Though "going on" is difficult, it is helpful to get back into a "normal" routine...and know that your Dad will be with you always. There are still times when I feel my Dad (and now my Mom, who has gone to be with him). Know that he is there watching over you...and you can sometimes "feel" his presence in your life.
    Welcome back...

  4. Dearest Viola, I am sharing in your grief having lost my beloved mother just 5 short months ago. There is absolutely nothing that prepares you for the huge chasm left when your parents die. I am coping day to day, but wanted to reach out and let you know I'm with you, and thinking of you in your struggle. Life goes on yes, but we are fundamentally different because of the experience. So glad to see you back and enjoying your crochet still. Much love.....Sharron

  5. I am so sorry for your loss and know what you are going through. I lost my Dad, Mother-in-Law and Husband in 2014. My husband going so young and unexpectedly at just 57 was heartbreaking for all of us, but having such good children and extended family close-by has been a Godsend. Take one day at a time and the good days will very gradually out-number the bad. Speak often of him and know that he is looking over you. God Bless

  6. Dear Viola, this is the first time I have come across your blog. My heart goes out to you and your loved ones, what a terrible shock for you. Maryfairy is right, one day at a time. Your blue blanket is stunning and I really love the border. I'm really looking forward to seeing your other creations, I agree with you, a blanket with some wool in is so much nicer. Clicky Needles x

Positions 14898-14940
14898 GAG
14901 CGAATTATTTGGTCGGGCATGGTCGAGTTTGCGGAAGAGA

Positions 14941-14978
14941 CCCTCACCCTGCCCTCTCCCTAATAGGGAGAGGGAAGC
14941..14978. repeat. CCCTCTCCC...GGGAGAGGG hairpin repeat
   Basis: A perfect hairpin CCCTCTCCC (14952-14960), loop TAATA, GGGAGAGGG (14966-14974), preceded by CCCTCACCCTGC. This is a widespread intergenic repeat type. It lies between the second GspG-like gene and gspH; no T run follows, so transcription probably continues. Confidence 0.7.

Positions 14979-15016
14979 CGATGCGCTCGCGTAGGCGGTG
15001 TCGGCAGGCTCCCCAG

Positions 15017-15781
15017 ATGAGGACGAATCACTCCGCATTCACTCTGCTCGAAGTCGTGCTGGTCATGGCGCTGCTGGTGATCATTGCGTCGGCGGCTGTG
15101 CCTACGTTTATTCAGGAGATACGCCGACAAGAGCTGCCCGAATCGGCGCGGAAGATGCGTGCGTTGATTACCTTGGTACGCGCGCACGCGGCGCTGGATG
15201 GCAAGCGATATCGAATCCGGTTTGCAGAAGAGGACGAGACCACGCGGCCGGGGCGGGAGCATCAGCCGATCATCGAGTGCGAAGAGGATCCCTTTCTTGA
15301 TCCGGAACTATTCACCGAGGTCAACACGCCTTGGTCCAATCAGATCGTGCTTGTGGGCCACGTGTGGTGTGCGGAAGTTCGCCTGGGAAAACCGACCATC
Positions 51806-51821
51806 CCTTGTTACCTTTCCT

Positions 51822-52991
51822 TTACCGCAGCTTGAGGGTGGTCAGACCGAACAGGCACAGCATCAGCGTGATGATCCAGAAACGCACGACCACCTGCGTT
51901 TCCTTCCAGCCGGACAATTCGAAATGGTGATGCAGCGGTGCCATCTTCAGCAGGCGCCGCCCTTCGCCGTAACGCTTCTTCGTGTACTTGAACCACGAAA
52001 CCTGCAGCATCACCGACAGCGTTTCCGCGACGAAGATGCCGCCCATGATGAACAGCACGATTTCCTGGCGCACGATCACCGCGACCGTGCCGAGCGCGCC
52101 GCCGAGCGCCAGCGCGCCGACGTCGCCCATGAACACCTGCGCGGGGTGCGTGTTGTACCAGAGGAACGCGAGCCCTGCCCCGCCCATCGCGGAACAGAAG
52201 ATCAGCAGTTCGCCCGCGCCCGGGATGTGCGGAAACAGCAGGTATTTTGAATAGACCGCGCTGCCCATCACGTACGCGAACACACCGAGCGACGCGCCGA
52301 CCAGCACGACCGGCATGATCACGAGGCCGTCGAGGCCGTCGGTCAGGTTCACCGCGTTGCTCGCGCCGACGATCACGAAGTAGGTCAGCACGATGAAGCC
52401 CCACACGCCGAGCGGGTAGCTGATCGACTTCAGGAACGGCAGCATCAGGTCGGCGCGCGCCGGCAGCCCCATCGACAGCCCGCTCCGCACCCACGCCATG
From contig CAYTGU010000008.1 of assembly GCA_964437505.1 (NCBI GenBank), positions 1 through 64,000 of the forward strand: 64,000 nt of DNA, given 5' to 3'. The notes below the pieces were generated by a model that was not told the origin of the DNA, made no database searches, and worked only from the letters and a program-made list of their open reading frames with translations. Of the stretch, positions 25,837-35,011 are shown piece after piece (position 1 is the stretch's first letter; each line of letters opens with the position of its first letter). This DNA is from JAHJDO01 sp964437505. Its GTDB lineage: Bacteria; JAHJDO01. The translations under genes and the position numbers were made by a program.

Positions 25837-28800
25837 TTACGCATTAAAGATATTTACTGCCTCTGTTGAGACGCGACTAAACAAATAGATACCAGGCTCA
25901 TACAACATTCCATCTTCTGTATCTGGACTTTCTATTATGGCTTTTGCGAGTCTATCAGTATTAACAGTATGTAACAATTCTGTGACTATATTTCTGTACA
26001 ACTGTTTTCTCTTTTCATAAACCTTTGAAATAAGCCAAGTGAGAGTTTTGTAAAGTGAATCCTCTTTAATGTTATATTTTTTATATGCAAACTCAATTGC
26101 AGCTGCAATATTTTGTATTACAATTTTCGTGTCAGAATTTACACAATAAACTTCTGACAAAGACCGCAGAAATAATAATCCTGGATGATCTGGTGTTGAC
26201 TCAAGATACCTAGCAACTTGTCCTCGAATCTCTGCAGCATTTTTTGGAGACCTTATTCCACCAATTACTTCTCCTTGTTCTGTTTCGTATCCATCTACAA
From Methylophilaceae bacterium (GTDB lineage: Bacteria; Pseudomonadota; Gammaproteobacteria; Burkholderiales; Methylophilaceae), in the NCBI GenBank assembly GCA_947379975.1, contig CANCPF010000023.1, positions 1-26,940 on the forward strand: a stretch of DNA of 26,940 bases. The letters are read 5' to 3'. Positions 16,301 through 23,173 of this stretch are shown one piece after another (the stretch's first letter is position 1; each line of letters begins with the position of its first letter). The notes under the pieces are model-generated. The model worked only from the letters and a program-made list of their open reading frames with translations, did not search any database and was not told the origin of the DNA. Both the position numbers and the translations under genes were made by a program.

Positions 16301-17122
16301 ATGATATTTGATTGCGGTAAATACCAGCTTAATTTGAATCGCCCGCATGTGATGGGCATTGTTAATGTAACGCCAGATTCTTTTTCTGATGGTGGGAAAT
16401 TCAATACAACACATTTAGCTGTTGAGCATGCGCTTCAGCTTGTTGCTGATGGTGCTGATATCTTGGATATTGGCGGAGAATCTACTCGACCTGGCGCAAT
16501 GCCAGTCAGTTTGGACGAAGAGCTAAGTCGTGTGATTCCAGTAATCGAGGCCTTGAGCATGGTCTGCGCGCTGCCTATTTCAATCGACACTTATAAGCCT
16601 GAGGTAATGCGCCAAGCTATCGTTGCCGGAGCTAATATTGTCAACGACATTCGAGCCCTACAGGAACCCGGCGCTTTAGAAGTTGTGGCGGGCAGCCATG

7. This is the first time I have seen your blog. (You were listed on the side of Sue's blog.) I am sorry for your loss, you have written of your grief in a most profound way.
    The blanket that you have shown us is just gorgeous, it truly is.
    I love your name, Viola. It reminds me of the flower, and remember it is beautiful but it is one tough little plant! x

  8. So sorry for your loss, although words cannot make one feel better about that loss. I lost my mother at the age of 14. I can't describe to you how that felt, as a young adult but really a child. When I lost my father almost 7 years ago I was devastated of a different nature. A different kind of lost, wishing I had known what was to happen so I could talk to him one last time. It's so very hard losing those we love. I totally understand the feeling of your whole world turned upside down although the world around you goes on.

    Your blanket is very pretty. The colors all go so well together and being they were your gran's makes it all the more special.

  9. Hello Viola, I am sorry for your losses, each loved one has a important piece of our heart and each takes some time to come to terms. Your cozy beautiful blanket will always be a reminder of your love and bring some good memories. I also always turn to my needles, and a project that will give me time to mull over my thoughts and creativity at the same time. I enjoyed your wonderful words about your Dad.

  10. Devastating it must have been! So very, very sorry for your loss, and I hope you can go on with your life, step by step. The blanket looks so very cosy, I hope it will comfort your whole family.
    Looking forward to new blogs of you.

  11. Dear Viola,
    I am so sorry for your loss and the pain it has brought. It's so hard to be surrounded by happy people who have not lost a dear loved one; so hard to try to live and act "normally" when all the time you are crying inside.

    I hope that every day you'll be able to step a little farther out into the world.

    I'm so glad you were able to crochet during the darkest hours. That blanket is beautiful! (I think it looks very fresh and modern.) It's a blanket of memories for you. Hugs to you.